Updated: 8/1/2020, 3:43 p.m.
The state Department of Health reported 87 new COVID-19 cases today, all on Oahu, following yesterday's 123 cases, record 124 on Thursday, and 109 on Wednesday. The state said while the lower number of new cases is encouraging, it also reflects a "significant lag" in testing results because many specimens are sent to the Mainland for processing.
The latest count takes the state to 2,197 total cases since March.
Out of that total, 1,842 cases are on Oahu, 170 in Maui County, 115 in Hawaii County, and 47 in Kauai County. One case was deducted from Maui's count based on updated information. There have been 23 residents diagnosed outside of the state, 194 people hospitalized and 26 deaths.
"Many of the cases reported recently are associated with social gatherings,” said Health Director Bruce Anderson in a news release. Cases have been tied to a yoga class, fire station, funeral events, gyms, bars and training events, among other locations.
Workplaces are also seeing cases, including at construction site, hospitals, social service organizations, nursing and care homes, retail establishments, a warehouse and delivery businesses.
Household cases have also added to the total after beach parties and gatherings, birthday parties, Father's Day, July 4th gatherings, and religious functions.
New Oahu cases have been widely spread, including Hale‘iwa, Hau‘ula, Kāneʻohe, Lāʻie, Mililani, Wahiawa, Waimānalo, ‘Aiea, Ewa Beach, Honolulu proper, Kailua, Kapolei, Pearl City, Wai‘anae, and Waipahu.
1 Honolulu EMS worker, 4 more firefighters test positive for COVID-19
A Honolulu emergency medical services worker stationed at the Liliha area station tested positive for COVID-19, the city announced today.
The worker notified his supervisor immediately after told of the postive result. The worker is in isolation and will return to work once cleared by the state Department of Health.
The city's emergency medical services division has treated and transported more than 90 coronavirus patients, the Honolulu Emergency Services Department said in a news release.
“Since the beginning of the pandemic, EMS paramedics and EMTs have risked their own and their families safety to continue to provide emergency medical care to our community," said Acting Chief of EMS Chris Sloman.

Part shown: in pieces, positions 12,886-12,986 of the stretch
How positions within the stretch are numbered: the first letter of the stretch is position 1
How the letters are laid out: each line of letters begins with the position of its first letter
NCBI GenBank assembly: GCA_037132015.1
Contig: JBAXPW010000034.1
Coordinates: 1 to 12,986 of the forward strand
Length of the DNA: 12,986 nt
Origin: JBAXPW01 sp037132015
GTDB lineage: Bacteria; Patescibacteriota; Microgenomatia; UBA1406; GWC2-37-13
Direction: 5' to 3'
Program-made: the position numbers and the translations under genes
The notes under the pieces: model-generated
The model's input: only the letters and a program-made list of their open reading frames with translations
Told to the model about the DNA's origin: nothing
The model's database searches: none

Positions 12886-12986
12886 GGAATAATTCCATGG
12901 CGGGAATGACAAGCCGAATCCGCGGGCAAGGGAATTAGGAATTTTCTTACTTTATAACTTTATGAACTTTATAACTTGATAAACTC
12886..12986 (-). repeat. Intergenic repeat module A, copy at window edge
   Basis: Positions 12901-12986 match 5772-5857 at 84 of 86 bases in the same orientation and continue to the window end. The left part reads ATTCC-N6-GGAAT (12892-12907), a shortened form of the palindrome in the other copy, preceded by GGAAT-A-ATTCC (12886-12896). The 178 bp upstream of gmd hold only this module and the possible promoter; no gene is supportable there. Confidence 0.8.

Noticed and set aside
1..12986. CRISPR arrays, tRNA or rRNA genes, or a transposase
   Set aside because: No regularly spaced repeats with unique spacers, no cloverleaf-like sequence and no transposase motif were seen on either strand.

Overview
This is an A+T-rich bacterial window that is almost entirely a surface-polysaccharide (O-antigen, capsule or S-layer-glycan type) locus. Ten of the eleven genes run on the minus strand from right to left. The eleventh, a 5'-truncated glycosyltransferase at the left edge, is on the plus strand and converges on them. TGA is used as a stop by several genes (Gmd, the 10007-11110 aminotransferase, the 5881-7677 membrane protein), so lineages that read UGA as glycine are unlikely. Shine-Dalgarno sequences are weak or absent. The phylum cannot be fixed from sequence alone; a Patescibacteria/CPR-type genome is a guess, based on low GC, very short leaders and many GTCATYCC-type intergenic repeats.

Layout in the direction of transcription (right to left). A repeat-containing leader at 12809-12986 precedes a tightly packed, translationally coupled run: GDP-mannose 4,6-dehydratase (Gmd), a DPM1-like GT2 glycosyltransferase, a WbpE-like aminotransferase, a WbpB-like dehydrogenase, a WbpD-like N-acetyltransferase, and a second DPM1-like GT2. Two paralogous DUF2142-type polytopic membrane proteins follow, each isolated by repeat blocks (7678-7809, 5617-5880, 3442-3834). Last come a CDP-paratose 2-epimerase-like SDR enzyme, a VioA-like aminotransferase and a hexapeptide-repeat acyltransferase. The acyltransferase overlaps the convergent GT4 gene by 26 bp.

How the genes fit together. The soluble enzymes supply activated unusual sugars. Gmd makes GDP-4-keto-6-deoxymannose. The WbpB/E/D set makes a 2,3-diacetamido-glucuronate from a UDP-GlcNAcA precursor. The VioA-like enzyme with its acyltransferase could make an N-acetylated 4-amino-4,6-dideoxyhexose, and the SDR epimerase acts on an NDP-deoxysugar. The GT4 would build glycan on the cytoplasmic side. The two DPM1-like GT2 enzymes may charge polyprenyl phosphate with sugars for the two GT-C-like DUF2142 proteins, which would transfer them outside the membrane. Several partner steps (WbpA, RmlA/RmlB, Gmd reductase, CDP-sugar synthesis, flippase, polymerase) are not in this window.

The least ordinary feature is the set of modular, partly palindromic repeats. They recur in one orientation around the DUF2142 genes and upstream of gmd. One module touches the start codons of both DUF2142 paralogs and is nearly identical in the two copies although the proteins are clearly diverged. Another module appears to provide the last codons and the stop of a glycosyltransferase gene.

"We ask the public to continue to social distance, wash your hands and wear a mask. Also please only call EMS for life threatening medical emergencies, while utilizing alternative resources if experiencing flu like symptoms,” Sloman said.
Yesterday, the Honolulu Fire Department confirmed that four additional firefighters have become infected with the coronavirus, bringing the total to six who have contracted the virus. Of the latest four, three are from the Hawaii Kai Fire Station and one is from the Moanalua Fire Station.
All of the employees have been placed on leave and other Moanalua personnel will self-quarantine.
Two earlier cases at Hawaii Kai have also been placed on leave and are self-isolating. All station personnel there were directed to self-quarantine. The fire station, trucks and equipment have been sanitized and disinfected, according to HFD.
The department is redistributing its personnel to maintain emergency coverage in the areas affected.
Surge in hospitalizations anticipated after record cases
Hawaii should expect a surge in hospitalizations following a third straight day of 100-plus new coronavirus cases, Lt. Gov. Josh Green warned yesterday. "We're really going through a large surge right now," he said. "Let's get our act together. Let's bring these cases down."
In the most recent cases, there are signs that adults are increasingly giving the virus to children. Yesterday's daily count includes 18 pediatric cases, those 18 years old and under, while Thursday's count included 32 pediatric cases.
The virus has also disproportionately impacted Pacific Islanders, who now account for 27 percent of all cases while making up just 4 percent of the population.
And younger adults age 20 to 39 are the largest group to have become infected, although all but four who died were 60 years and older, according to posted state Department of Health numbers.
Asked if the state had missed the mark by targeting an older audience in its messages aimed at stopping the spread of COVID-19, Gov. David Ige said on Thursday that the demographics of those affected have shifted.
He said earlier in the pandemic, those who contracted COVID-19 generally reflected the population at large. But in the last month, that has changed.
"The lesson learned is that we need to be cognizant and we are looking at the data and making adjustments on who we are trying to reach," the governor said.
He said right after the Memorial Day weekend, the state made an effort to reach out to younger people, who he noted get their information and news from non-traditional sources.
"We will continue to look at establishing communication channels to all of those who now make up the bulk of the COVID-19 cases," he said.
In his Instagram video, Green urged residents to limit gatherings to no more than 10 people and wear masks at all times outside of their immediate households.
One COVID-19 case at residential care home
One employee of Hale Kūʻike Bayside tested positive for COVID-19 today, the operator of the the adult residential care home said in a news release.
The employee is self-isolating and 24 residents and 42 staff at the facility are being tested, the organization said. All residents and staff will be retested in a week and new admissions have been halted until the home is found free of cases.
The organization operates three locations in Nuuanu and Pali as well as Bayside in Kaneohe. Residents and staff in the other locations will be tested today, although the employee only worked at the Kaneohe facility, according to the release.
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